In his first weeks as UK’s new head coach, Stoops visited Ruby’s house in Fort Lauderdale. It was a rough neighborhood filled with drugs and violence, the coach recalled.
He also laughed as he recalled getting an earful from Ruby, who mocked Stoops’ bow-legged saunter, a product of his bum knee at the time.
“She was imitating me, ‘Look at you coming in here with that bow leg and all that,’ kind of making fun of me,” Stoops said. “‘You look like you think you’re hot stuff.’”
Kentucky desperately needed wide receivers, and Stoops saw something desperate — and exceptional — in Alex.
“You spend five minutes around the kid and you know he’s special,” Stoops said. “He’s just special.”
When he got to Kentucky, Montgomery struggled in some ways and excelled in others.
On the football field, he was starting to show potential, playing in eight games in 2013 with 16 catches for 137 yards and two touchdowns.
“That kid was going to be good,” said tight ends coach Vince Marrow, who coached inside receivers at the time. “He wasn’t a laser, but he was smart enough and knew how to catch the ball and track the ball over the middle. He would’ve been a real good guy for us.”
But then a freak injury on a celebratory leap in the end zone cut short his freshman season.
“You can’t even see it on video,” Montgomery said of his first of three anterior cruciate ligament tears. “I’ve watched it a thousand times — all the views on YouTube — all you see is my leg and I fall.”
Stoops went out on the field and had to force Montgomery to let the trainers evaluate his injured leg, which also included a dislocated kneecap.
Life after surgery was hard, and Montgomery walled himself off again. The golf cart would come to his dorm to pick him up for a rehab session and he’d ignore the calls. He opted instead for weeks holed up in his dorm room with pizza and Mountain Dew.
“Isolating myself was the worst thing I could have done,” he said of the behavior that ultimately cost him the next season, too. “But I’ve always been in isolation.”
Eventually, Montgomery improved enough to get back on the field in 2015. Never really himself again, he played in nine games mostly on special teams before suffering a second ACL tear on a punt return at Vanderbilt.
“The second one happened and it was, ‘S---. This kid’s going to go through another thing?’” Mancino recalled thinking.
Stoops, who had a full knee replacement surgery himself, would meet Montgomery in the rehab room and they would work together. That time created an unbreakable bond between the two men.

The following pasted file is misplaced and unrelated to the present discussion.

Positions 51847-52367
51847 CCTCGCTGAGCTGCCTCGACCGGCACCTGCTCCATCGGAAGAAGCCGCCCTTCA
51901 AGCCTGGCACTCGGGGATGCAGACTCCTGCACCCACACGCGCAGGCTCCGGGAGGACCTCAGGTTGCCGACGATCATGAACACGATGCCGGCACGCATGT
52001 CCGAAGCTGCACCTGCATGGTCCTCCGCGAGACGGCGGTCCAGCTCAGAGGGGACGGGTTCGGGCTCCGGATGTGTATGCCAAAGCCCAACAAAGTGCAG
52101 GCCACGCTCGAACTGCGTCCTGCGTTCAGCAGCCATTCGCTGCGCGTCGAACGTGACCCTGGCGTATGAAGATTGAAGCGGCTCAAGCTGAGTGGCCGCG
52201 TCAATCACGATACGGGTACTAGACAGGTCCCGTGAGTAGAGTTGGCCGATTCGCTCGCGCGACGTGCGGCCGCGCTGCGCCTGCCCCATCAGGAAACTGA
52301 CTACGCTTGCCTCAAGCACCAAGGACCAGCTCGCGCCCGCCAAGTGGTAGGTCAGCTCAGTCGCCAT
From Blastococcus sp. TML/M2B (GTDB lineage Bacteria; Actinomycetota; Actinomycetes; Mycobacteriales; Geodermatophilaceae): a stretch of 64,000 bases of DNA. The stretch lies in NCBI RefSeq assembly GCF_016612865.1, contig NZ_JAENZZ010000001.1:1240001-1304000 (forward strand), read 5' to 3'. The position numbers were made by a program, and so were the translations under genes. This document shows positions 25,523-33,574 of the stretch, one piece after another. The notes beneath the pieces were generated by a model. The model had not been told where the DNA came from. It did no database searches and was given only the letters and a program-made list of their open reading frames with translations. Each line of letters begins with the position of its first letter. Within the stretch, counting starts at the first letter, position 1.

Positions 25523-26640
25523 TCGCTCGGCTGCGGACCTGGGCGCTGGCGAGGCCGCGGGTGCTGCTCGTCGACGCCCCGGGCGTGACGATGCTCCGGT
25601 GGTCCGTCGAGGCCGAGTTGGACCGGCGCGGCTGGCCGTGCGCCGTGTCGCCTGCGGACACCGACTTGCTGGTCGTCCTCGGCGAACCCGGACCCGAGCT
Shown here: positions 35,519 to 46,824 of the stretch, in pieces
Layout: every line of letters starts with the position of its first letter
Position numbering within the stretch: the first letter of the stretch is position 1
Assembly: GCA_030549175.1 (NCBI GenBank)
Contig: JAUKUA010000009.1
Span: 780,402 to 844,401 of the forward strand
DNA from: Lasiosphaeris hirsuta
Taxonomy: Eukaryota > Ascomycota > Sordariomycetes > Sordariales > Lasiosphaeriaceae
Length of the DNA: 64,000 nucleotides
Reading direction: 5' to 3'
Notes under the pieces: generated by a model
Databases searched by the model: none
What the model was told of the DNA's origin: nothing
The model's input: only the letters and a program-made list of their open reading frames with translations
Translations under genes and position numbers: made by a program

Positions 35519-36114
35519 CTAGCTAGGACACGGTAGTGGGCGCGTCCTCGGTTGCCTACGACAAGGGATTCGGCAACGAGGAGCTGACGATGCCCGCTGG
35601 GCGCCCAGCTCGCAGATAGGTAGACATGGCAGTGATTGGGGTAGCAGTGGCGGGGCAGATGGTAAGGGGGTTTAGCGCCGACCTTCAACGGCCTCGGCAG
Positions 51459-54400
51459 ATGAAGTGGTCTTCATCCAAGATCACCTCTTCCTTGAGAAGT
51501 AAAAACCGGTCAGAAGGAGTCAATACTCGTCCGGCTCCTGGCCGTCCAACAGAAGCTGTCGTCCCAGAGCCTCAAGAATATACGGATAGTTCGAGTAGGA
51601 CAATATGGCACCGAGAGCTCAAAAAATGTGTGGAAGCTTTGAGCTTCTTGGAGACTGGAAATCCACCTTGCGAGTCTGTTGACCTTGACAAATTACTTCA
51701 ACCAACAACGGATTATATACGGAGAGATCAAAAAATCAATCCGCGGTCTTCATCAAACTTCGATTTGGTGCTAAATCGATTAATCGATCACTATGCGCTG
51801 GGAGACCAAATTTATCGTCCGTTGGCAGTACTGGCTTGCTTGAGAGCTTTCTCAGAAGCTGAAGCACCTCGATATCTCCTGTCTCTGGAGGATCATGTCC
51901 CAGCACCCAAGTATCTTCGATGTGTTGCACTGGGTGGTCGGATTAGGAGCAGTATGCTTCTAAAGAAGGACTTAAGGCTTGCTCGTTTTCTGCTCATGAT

“Made a big-time connection,” Stoops said. “I was busting him because he was too soft the first time he had his (knee problems) because the rehab hurts and he didn’t push hard enough in his rehab.”
That common bond connected them in a meaningful way that has been rare in Montgomery’s life.
“I love Stoops,” he said. “I really do. I love Mark Stoops. He’s one of the best coaches I’ve ever been around.”
As Montgomery, 22, was trying to work his way back this season, he had another setback in practice.
“I was standing right there when it happened,” said teammate and roommate Jeff Badet. “We was doing a drill and I saw it from afar, and I was like, ‘Oh, man. Not again.’”
It’s the same reaction of nearly every person who knows Montgomery and knows of his previous scars.
“Alex, God has challenged you once again,” Mancino said he told Montgomery. “You can either fall by the wayside or keep going. I don’t think you’ll fall by the wayside. Don’t give up. He still has something special for you.’”
Stoops met with Montgomery before this most recent surgery and told him that no matter the outcome, he had a place at Kentucky.
An exploratory scope of the knee showed a third torn ligament, which doctors repaired. It ultimately ended Montgomery’s playing career.
“What he’s gone through with all the injuries, me and my wife don’t know how he survived mentally,” Mancino said. “Never mind everything else, but now he’s overcome the dream of not being able to make it to the NFL.”
Maybe he will, though, as a coach instead.
Stoops asked Montgomery to join the Kentucky coaching staff as a student assistant next season while he finishes his degree, which he’s on track to do next year. The wide receiver has healed enough to travel with the team to Florida for the TaxSlayer Bowl on Dec. 31.
“He’s been through so many injuries and it’s been a tough road for him,” said Stoops, whose family stood with Montgomery at his impromptu Senior Day last month. “I love him.”
Coaches, friends and teammates say there’s a quality about Montgomery that draws people to him. It likely will make him successful at whatever he does, maybe even coaching.
There were cultural and language barriers when Montgomery went on a service trip to Ethiopia in 2015, but UK’s Jason Schlafer couldn’t get over people’s immediate reactions to the wide receiver there.
“Just a calm presence, people want to be around him but they don’t really know why,” said Schlafer, who helps coordinate the trips. “He’s not overly charismatic, not funny all the time, but you still want to sit right next to him.”
Stoops sees it, too. Montgomery has a quality that the head coach saw in someone close to him that he lost, too.
“Alex leads in a very quiet way; that’s what makes people special like that,” the UK coach said. “My father was a lot like that where he made a big impact on people very quietly.”
This next chapter has a lot of unknowns for Montgomery.
But he believes, just as his grandfather did, that everything happens for a reason, that all his scars eventually will heal.
“I believe in God and everything’s in his hands,” Montgomery said. “I’m putting Jesus first, which makes a lot of things easier. It makes me giving up football a lot easier. I know there’s better out there for me.”
Kentucky vs. Georgia Tech
When: 11 a.m. Saturday, Dec. 31
Where: EverBank Field in Jacksonville, Fla.
Records: Kentucky 7-5, Georgia Tech 8-4